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(November 29, 2001, Gazette)

SPARKs of success

(L-R) Deborah Inkpen, Office of Research; Wendy Monk and Alex Dalziel, SPARK students; and Ivan Muzychka, manager of Memorial’s News Service. Photo by Chris Hammond

(L-R) Deborah Inkpen, Office of Research; Wendy Monk and Alex Dalziel, SPARK students; and Ivan Muzychka, manager of Memorial’s News Service.

Thanks to cooperation with the Telegram, Memorial’s SPARK program has hit the big time. The Students Promoting Awareness of Research Knowledge (SPARK) program has existed at Memorial since 1999. The Natural Sciences and Engineering Research Council provided seed-money for the program, through which students gain experience in writing about the leading research at their home university, while giving the university an invaluable tool to promote the often underappreciated endeavours of its faculty and students.

“We have found the SPARK program to be a real asset to our news and promotional activities,” said Ivan Muzychka, manager of Memorial’s News Service and the person who brought the program to Memorial. “The Gazette in particular benefits greatly from having a team of student writers dedicated to generating content that highlights the research excellence of Memorial.”

While the Gazette was traditionally the main medium for SPARK student writers, starting in November, their articles started to hit the pages of the Sunday Telegram’s Science page. “SPARK gives us the opportunity to have local content on our Science page, which is wonderful for us, and it lets our readers get a glimpse of the research being carried out locally, at Memorial University,” said Pam Frampton, editor of the Sunday Telegram.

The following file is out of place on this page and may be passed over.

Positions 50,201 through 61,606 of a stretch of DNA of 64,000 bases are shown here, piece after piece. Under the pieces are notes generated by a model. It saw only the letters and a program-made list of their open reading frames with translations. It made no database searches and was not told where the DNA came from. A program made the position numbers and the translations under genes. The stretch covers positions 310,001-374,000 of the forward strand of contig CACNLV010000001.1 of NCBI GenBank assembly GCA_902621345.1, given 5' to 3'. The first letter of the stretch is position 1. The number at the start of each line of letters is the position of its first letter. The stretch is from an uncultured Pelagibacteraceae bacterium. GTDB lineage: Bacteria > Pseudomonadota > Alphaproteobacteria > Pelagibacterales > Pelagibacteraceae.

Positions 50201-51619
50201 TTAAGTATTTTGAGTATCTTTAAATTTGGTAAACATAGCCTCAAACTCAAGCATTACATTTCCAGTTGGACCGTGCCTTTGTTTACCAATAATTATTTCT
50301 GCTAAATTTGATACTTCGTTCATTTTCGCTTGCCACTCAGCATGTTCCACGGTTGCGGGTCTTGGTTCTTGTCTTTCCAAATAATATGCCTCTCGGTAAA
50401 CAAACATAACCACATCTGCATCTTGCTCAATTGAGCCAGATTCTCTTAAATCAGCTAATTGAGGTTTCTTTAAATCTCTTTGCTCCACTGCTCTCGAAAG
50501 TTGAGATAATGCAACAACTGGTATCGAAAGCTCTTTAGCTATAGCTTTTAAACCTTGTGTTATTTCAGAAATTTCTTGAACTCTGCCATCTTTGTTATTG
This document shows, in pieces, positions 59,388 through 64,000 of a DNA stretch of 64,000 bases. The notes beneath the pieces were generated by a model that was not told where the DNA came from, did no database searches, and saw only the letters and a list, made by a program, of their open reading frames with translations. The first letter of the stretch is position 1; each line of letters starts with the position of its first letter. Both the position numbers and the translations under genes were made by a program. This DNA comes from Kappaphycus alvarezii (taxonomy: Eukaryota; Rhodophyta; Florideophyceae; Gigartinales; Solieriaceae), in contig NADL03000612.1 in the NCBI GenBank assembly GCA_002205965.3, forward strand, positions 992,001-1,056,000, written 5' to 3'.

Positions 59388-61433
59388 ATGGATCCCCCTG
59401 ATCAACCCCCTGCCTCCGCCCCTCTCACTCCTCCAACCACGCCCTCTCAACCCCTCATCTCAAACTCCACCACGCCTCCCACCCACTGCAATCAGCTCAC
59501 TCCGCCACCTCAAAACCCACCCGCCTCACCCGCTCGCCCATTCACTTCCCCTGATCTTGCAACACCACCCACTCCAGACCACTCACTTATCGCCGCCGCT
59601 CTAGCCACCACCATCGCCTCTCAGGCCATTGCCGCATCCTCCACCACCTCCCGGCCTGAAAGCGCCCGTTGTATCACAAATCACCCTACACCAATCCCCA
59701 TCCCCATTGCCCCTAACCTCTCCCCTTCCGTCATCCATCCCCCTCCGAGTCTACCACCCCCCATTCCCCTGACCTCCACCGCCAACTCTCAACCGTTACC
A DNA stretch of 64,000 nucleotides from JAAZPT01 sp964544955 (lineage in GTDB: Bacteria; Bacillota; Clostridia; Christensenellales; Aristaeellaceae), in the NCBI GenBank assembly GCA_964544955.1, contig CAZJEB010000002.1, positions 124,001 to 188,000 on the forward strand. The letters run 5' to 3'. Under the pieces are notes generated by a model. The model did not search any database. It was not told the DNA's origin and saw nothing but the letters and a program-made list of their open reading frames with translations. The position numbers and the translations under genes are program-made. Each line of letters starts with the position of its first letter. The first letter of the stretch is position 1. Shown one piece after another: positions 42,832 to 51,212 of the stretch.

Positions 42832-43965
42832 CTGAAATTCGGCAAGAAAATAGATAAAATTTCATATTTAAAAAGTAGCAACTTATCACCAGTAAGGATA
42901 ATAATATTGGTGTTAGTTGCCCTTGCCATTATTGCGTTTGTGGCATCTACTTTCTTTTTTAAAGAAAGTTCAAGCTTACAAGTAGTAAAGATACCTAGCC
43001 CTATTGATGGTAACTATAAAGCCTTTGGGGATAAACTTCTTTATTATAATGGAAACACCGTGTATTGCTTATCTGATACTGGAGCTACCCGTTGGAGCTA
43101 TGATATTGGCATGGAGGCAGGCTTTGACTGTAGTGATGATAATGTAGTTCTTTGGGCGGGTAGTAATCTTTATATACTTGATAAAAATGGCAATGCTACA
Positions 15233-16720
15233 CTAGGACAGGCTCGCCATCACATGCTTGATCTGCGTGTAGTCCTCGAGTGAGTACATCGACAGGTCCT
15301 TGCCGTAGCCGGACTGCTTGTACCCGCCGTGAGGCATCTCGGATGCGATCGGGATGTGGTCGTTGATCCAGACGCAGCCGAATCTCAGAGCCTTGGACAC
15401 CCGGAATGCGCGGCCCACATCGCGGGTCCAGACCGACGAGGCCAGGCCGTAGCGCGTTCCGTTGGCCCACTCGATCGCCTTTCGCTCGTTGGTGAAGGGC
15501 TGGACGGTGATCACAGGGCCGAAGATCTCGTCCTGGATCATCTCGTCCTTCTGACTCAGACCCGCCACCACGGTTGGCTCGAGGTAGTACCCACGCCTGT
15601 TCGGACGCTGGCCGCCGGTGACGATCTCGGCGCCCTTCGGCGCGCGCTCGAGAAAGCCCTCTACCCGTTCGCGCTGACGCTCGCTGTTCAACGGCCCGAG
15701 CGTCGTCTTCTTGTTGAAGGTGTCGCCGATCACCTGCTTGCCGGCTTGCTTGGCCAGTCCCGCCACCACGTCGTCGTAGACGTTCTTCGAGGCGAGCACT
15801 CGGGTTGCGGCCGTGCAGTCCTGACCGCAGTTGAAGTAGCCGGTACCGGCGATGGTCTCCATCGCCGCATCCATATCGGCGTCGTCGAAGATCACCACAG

Deborah Inkpen, information officer (research), who manages the SPARK program, is equally enthusiastic. “The SPARK program give students who are interested in journalism, communications and public relations the opportunity to build up experience and develop a portfolio through working with Memorial’s communications team,” she said. “To get into the journalism and PR business, experience is the key, and SPARK gives students that experience.”

Memorial has had a number of students write under the program since its inception. Currently, there are two SPARK correspondents at Memorial: Alex Dalziel, a graduate student in history; and Wendy Monk, an undergraduate in physics. Both have had articles in the Telegram. “It was very exciting for me to get published in the Gazette, let alone the Telegram,” Ms. Monk enthused. “It’s great to see that your hard work academically can pay off, especially since I am getting to merge two things I love: writing and science.”

“I have always thought that making the knowledge created at universities accessible to the public central to the whole purpose of the university — that’s why I jumped at the chance to write for the SPARK program,” Mr. Dalziel explained. “Developing an idiom that is intellectually thorough but also easy to understand and enjoyable for the reader is something that takes time, and the SPARK program has helped me a lot in that direction.”

“The hard work and enthusiasm of the students who have participated in SPARK is why the idea has been such a success,” Ms. Inkpen said.
“As someone who has been in the communications business for some years, it is a lot of fun to share my expertise with students. I’m really glad they are getting the chance to show their stuff in the Telegram.”
Students wanting more information on the SPARK program are encouraged to contact Deborah Inkpen at 737-4073 or at inkpend@mun.ca.